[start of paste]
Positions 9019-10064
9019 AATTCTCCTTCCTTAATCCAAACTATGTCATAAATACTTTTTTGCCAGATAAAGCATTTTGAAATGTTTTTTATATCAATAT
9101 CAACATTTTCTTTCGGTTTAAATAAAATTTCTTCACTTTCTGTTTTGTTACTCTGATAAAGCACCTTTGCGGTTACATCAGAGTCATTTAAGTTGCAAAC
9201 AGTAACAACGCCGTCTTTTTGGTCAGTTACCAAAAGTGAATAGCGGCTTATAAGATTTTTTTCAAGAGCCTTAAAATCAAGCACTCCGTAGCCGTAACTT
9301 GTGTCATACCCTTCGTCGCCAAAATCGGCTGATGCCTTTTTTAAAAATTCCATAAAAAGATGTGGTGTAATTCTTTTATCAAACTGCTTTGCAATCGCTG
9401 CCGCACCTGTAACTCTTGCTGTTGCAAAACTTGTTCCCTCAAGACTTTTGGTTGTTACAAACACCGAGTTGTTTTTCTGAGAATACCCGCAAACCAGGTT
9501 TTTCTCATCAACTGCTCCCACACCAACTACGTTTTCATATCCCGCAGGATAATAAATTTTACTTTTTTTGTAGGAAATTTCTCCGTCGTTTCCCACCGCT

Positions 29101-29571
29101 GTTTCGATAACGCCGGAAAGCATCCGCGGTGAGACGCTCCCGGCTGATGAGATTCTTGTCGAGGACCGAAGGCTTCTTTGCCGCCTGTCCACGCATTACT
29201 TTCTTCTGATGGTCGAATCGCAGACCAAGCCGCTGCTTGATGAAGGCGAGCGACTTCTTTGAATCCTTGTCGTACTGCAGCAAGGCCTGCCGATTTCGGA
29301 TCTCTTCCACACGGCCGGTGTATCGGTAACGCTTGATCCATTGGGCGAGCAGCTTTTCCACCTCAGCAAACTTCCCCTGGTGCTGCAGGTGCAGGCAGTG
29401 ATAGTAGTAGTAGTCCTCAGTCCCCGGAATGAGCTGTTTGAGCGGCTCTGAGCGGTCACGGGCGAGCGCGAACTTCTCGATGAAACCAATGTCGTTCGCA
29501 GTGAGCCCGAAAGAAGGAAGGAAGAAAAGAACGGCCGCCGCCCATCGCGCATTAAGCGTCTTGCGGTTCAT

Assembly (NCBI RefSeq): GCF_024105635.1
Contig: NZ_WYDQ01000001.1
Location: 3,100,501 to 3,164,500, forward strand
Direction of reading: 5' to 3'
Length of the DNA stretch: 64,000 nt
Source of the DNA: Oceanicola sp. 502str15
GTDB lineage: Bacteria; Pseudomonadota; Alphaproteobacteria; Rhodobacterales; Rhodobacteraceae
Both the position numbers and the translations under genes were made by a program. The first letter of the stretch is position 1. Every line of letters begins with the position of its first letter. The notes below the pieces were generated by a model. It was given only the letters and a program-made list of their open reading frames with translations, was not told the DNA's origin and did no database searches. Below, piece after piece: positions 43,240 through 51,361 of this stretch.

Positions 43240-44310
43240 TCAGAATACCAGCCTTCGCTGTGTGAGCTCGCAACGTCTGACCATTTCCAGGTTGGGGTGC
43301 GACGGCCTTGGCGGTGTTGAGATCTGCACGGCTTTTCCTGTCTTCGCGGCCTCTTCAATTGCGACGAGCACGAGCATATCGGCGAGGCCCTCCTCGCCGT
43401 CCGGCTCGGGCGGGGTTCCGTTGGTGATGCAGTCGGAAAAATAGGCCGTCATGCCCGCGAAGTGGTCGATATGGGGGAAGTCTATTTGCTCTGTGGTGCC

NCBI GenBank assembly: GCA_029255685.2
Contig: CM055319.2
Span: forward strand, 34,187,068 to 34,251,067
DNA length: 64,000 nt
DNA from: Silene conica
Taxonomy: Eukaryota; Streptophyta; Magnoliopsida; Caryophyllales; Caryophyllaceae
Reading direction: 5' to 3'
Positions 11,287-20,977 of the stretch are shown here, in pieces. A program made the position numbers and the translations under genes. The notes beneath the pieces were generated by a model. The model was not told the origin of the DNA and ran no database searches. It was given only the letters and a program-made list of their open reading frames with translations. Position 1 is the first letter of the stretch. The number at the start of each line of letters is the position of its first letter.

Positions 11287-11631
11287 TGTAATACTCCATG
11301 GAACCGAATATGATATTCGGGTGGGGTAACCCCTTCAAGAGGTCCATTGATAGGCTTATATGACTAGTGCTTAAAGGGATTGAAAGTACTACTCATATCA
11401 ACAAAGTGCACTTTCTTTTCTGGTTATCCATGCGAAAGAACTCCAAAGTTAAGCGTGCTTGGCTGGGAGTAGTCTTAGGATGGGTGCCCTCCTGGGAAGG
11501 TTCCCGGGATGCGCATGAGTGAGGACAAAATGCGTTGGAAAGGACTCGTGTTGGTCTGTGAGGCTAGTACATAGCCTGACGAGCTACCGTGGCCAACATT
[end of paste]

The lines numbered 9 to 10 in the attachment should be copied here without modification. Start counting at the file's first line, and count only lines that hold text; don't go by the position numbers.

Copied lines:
29101 GTTTCGATAACGCCGGAAAGCATCCGCGGTGAGACGCTCCCGGCTGATGAGATTCTTGTCGAGGACCGAAGGCTTCTTTGCCGCCTGTCCACGCATTACT
29201 TTCTTCTGATGGTCGAATCGCAGACCAAGCCGCTGCTTGATGAAGGCGAGCGACTTCTTTGAATCCTTGTCGTACTGCAGCAAGGCCTGCCGATTTCGGA